Theories of acids and bases
HF + NH3 ↔ NH4+ + F-
The HF transfers a H+ to the NH3, so it acts as an
acid; the NH3 accepts the H+ so it acts as a base.
In Bronsted-Lowry theory, an acid can only behave as a proton
donor if there is also a base present to act as a proton acceptor.
Consider the acid-base reaction between a generic acid HA and
HA + B ↔ A- + BH+
We can see that HA acts as an acid, while B acts as a base. But, if we
look at the reverse reaction, BH+ acts as an acid (donates a proton)
and A- acts as a base (accepts a proton).
So, acids react to form bases and bases react to form acids. Acid-
base pairs that are related to each other in this way are called
conjugate acid-base pairs.
Conjugate acid-base pairs differ by one proton.
One example of a conjugate pair is H2O and H3O+, which
is found in all acid-base reactions in aqueous solution.
H2O + H+ ↔ H3O+ -- this reaction takes place when an
acid dissolves in water. H3O+ is called the hydroxonium
ion, the oxonium ion, or the hydronium ion.
For most reactions it is convenient to simply write H+
So, H3O+ is the conjugate acid and H2O is the conjugate
Water can act as a base or as an acid, depending what it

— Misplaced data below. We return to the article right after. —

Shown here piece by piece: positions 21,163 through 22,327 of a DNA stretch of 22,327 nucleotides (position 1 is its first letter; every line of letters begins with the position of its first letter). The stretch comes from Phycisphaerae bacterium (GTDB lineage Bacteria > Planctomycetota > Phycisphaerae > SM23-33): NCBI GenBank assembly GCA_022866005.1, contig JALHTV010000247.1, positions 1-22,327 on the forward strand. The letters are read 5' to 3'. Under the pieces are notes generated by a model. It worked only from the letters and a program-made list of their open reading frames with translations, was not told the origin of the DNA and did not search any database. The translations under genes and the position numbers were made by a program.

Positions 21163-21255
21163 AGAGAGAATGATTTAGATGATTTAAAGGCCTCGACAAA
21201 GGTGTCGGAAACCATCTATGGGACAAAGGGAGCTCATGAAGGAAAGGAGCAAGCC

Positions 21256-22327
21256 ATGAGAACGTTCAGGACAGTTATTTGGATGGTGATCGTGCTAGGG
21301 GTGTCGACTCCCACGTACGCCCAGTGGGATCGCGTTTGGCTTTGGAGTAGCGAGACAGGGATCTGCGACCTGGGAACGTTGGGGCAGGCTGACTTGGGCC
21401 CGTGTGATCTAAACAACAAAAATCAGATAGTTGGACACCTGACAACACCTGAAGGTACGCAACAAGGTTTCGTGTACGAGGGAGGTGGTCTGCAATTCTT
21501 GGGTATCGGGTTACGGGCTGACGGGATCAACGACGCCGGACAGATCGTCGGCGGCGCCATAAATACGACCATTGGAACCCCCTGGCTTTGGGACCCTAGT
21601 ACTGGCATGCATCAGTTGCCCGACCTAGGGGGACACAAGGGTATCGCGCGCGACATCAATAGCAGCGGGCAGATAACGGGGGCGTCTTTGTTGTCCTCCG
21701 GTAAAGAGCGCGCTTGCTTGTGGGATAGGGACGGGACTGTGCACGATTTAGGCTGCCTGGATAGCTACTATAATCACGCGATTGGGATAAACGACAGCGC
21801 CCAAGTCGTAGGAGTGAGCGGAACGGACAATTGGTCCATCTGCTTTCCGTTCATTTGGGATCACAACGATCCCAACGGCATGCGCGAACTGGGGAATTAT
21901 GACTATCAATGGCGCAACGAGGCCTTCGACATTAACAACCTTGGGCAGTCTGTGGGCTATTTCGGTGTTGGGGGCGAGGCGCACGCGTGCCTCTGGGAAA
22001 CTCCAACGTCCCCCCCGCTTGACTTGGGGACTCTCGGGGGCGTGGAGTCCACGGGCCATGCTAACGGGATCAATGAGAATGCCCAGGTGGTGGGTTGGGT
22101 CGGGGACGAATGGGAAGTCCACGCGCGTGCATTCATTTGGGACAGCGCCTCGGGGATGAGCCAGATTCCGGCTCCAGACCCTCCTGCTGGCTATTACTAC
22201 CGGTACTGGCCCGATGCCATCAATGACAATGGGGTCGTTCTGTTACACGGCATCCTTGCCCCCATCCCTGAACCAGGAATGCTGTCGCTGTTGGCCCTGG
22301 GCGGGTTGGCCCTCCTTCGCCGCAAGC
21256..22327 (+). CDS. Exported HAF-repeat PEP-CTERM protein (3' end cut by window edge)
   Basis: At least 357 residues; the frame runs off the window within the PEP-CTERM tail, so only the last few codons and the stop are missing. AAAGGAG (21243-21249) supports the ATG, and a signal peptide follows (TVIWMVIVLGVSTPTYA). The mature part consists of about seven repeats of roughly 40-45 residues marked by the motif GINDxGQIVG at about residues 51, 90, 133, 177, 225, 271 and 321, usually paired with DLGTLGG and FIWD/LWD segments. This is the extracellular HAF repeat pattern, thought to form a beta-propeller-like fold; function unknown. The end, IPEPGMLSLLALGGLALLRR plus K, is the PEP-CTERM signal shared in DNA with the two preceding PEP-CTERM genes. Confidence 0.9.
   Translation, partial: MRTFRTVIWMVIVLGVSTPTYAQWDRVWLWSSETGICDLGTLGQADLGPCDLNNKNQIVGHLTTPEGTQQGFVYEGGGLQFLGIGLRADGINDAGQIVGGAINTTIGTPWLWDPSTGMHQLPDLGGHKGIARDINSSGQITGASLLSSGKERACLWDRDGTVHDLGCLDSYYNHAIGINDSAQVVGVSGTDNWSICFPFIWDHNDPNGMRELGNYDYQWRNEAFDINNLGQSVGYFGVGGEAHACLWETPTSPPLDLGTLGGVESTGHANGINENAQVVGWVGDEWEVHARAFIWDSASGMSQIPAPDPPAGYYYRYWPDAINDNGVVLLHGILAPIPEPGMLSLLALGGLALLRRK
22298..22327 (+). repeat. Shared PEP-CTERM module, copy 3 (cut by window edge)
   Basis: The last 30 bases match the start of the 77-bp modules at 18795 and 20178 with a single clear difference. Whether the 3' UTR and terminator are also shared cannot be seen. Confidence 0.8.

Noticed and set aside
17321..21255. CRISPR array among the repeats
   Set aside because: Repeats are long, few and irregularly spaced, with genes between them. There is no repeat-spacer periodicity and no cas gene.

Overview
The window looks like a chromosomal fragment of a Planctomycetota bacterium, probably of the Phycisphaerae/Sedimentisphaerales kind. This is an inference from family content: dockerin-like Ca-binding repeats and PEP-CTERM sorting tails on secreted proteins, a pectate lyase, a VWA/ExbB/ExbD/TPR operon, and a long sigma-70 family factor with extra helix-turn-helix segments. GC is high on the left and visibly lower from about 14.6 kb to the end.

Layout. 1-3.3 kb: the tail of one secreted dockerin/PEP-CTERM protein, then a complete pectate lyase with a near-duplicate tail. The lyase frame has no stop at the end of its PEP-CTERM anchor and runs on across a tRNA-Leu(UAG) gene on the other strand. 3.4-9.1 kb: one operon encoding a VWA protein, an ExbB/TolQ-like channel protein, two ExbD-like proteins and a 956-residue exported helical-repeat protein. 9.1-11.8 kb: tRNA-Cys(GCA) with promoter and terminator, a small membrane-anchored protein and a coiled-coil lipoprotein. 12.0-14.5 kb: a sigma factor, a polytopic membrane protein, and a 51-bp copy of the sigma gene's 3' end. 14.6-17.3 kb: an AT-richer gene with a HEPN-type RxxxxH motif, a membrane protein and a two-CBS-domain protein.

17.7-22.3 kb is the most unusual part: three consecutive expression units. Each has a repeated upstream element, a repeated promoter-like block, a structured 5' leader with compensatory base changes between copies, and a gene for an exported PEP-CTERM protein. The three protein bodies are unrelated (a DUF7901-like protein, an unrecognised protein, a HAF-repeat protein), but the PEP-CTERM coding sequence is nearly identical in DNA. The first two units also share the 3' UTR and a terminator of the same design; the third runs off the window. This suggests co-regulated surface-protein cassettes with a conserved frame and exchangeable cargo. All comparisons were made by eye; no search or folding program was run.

is reacting with.
Substances that can act as acids or bases
are said to be amphoteric or amphiprotic.
To act as a Bronsted-Lowry acid, substances must be
able to dissociate and release H+.
To act as a Bronsted-Lowry base, substances must be
able to accept H+, which means, they must have a lone
pair of electrons.
Example: HCO3- acts as acid and base
HCO3-(aq) + H2O(l) ↔ CO32-(aq) + H3O+(aq)
HCO3-(aq) + H2O(l) ↔ H2CO3(aq) + OH-(aq)
Lewis acids and Bases
The Lewis definition of acids is broader than the Bronsted-Lowry
By the Lewis definition, an acid is any species capable of accepting a
lone pair of electrons (no longer restricted to just H+).
Lewis acid-base reactions result in the formation of a covalent bond
which will always be a dative bond, because both electrons come from
BF3 has an incomplete octet, so it is able to act as a Lewis acid by
accepting a pair of electrons; NH3 acts as a Lewis base by donating
its lone pair of electrons. The arrow shows the bond is a coordinate
covalent bond (dative bond)
Other good examples of Lewis acid-base reactions are found
in the chemistry of transition elements.
Transition metals often form ions with vacant orbitals. Thus
they are able to act as Lewis acids and accept lone pairs of
The Lewis base, which donates the lone pair, is called a ligand,
and usually surrounds the ion in a fixed number ratio.
Dative bonds form between the metal ion and the ligands,
resulting in a complex ion that has a characteristic color.
Typical ligands found in complex ions include H2O, CN- and
NH3. Note that these all possess lone pairs of electrons.
Theory Definition of acid Definition of base
Bronsted-Lowry Proton donor Proton acceptor
Lewis Electron pair acceptor Electron pair donor
Although all Bronsted-Lowry acids are Lewis acids, not all Lewis
acids are Bronsted-Lowry acids, so the term Lewis acids are usually
reserved for those species which can only be described by Lewis
theory (that is those that do not release H+).